Those who love giant monster movies finally got to enjoy Godzilla vs Kong this spring, and those hoping for a giant slug-fest between two of the biggest names in monster movie history were not disappointed. Many critics praised the fact that the boring human stories were swept aside and instead audiences were able to enjoy some well-choreographed motion-captured monster sparring. This wasn’t always the case though. The original King Kong warned about humanity’s desire to exploit nature for personal gain, and it’s hard to ignore that Godzilla, a monster created by dangerous radiation, was produced in the only country to have suffered the horrors of nuclear weapons in war.
Monster films used to be about a lot more than colourful ones and zeroes doing their thing on the screen. The earlier Kaiju movies of Japan were often more interested in presenting strong stories with interesting characters than a massive fight and rubber-suited spectacle. Kaiju – which literally means ‘strange beast’ – films would treat the hopes and fears of the people not as an annoying distraction from the giant monster action – one that a wise director would do well to mitigate – but instead the stage upon which the creature would finally appear.
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The Daimajin Trilogy follows this tradition. The three movies were filmed simultaneously using pretty much the same crew but different directors. All set in feudal Japan, they follow broadly the same story: greedy and arrogant warlords abuse peaceful villagers, misuse their positions of power, and scoff at the idea of a vengeful god. In the end it does not go well for them.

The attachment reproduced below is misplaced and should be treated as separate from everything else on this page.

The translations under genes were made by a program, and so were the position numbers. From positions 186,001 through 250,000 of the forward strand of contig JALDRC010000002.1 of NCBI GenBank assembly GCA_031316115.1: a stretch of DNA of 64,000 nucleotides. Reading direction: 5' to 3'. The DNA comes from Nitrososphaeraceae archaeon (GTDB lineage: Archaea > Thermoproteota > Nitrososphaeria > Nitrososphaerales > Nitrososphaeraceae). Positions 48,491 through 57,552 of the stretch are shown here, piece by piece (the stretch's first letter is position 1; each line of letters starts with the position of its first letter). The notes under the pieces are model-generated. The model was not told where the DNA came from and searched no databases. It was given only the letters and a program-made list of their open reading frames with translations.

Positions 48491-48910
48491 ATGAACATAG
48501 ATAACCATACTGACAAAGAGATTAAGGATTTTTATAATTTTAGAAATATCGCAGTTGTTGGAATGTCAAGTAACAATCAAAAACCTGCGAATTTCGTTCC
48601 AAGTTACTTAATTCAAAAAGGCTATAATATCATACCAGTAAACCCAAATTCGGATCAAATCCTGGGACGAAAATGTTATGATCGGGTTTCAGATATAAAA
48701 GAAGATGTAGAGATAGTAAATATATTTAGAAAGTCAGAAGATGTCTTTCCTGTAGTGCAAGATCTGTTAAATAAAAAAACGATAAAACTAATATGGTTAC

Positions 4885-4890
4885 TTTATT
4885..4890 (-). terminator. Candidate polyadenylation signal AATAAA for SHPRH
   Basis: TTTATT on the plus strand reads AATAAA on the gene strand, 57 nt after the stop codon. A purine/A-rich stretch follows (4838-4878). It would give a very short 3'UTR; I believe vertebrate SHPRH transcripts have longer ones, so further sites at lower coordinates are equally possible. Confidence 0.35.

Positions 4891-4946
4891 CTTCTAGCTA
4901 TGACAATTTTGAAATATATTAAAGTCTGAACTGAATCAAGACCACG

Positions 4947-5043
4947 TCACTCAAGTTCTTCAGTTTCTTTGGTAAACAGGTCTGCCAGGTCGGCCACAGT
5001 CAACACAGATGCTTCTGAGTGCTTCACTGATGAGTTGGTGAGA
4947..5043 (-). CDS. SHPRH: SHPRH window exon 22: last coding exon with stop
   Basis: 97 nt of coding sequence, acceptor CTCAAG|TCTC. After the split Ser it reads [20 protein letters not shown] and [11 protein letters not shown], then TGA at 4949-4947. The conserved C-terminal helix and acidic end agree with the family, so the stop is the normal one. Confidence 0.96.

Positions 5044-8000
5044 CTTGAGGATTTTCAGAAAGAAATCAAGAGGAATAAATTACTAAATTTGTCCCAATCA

If there were some kind of Bechdel test for monster movies where two humans have to talk to each other about something other than a giant monster after the first twenty minutes, it’s hard to imagine the current batch passing. Yet for the most part these films manage to pass that test wonderfully. The giant god exists, but the people have got their own problems to deal with and really they just get on with it. When at the end of the film Daimajin finally does arrive, we’re invested in these characters because we can see them as people. Their fates actually matter to us, and so the destruction of their village or the death of someone is more powerful than any amount of CGI or motion capture wizardry alone could ever muster.
The middle film, Return of Daimajin, is the weakest of the trilogy, because instead of becoming invested in the trials and tribulations of people, the audience get to watch a bunch of put upon villagers spend all of their time either asking a giant statue for help, or talking about the statue. Those lazy ingrates need to stop relying on higher powers and get on with saving themselves. Luckily this really is the exception that proves the rule, with both Daimajin and Wrath of Daimajin being far more enjoyable.
Daimajin, the first film, is pretty much what you would expect. It’s enjoyable, accessible, and well worth your time. Wrath is even more interesting, with an extended plot that is basically Stand By Me: Japan – the Feudal Years. Unexpectedly, it may be the most watchable of the trilogy, managing to add to the mythos as well as producing some remarkable performances from the young leads. Importantly, while giant latex monsters might feel silly to many viewers, at no times do these films treat them as such. Things aren’t played for laughs or with a knowing wink to the audience, and because of that they hold up extremely well. Perhaps the most notable thing is that even if Daimajin never appeared, these would still be exciting, enjoyable films in their own right.